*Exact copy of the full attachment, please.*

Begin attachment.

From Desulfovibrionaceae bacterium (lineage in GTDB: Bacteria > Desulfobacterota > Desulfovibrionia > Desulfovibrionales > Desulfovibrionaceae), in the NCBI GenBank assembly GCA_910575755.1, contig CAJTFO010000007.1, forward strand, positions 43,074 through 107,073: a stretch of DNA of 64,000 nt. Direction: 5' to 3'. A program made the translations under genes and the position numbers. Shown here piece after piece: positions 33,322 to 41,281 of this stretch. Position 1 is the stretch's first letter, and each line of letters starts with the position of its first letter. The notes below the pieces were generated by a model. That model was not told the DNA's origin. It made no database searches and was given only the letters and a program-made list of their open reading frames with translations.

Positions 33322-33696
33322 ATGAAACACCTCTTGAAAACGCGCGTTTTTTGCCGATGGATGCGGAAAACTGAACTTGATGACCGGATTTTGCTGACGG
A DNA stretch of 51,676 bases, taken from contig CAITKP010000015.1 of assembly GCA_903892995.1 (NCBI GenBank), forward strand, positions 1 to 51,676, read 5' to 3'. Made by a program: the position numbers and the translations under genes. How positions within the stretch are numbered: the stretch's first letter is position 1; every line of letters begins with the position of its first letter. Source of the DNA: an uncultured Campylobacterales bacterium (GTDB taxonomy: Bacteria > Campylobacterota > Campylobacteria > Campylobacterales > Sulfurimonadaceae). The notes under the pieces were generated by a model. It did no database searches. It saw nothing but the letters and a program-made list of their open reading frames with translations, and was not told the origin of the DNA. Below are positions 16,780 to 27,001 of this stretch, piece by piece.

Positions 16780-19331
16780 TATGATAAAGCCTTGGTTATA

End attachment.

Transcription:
From Desulfovibrionaceae bacterium (lineage in GTDB: Bacteria > Desulfobacterota > Desulfovibrionia > Desulfovibrionales > Desulfovibrionaceae), in the NCBI GenBank assembly GCA_910575755.1, contig CAJTFO010000007.1, forward strand, positions 43,074 through 107,073: a stretch of DNA of 64,000 nt. Direction: 5' to 3'. A program made the translations under genes and the position numbers. Shown here piece after piece: positions 33,322 to 41,281 of this stretch. Position 1 is the stretch's first letter, and each line of letters starts with the position of its first letter. The notes below the pieces were generated by a model. That model was not told the DNA's origin. It made no database searches and was given only the letters and a program-made list of their open reading frames with translations.

Positions 33322-33696
33322 ATGAAACACCTCTTGAAAACGCGCGTTTTTTGCCGATGGATGCGGAAAACTGAACTTGATGACCGGATTTTGCTGACGG
A DNA stretch of 51,676 bases, taken from contig CAITKP010000015.1 of assembly GCA_903892995.1 (NCBI GenBank), forward strand, positions 1 to 51,676, read 5' to 3'. Made by a program: the position numbers and the translations under genes. How positions within the stretch are numbered: the stretch's first letter is position 1; every line of letters begins with the position of its first letter. Source of the DNA: an uncultured Campylobacterales bacterium (GTDB taxonomy: Bacteria > Campylobacterota > Campylobacteria > Campylobacterales > Sulfurimonadaceae). The notes under the pieces were generated by a model. It did no database searches. It saw nothing but the letters and a program-made list of their open reading frames with translations, and was not told the origin of the DNA. Below are positions 16,780 to 27,001 of this stretch, piece by piece.

Positions 16780-19331
16780 TATGATAAAGCCTTGGTTATA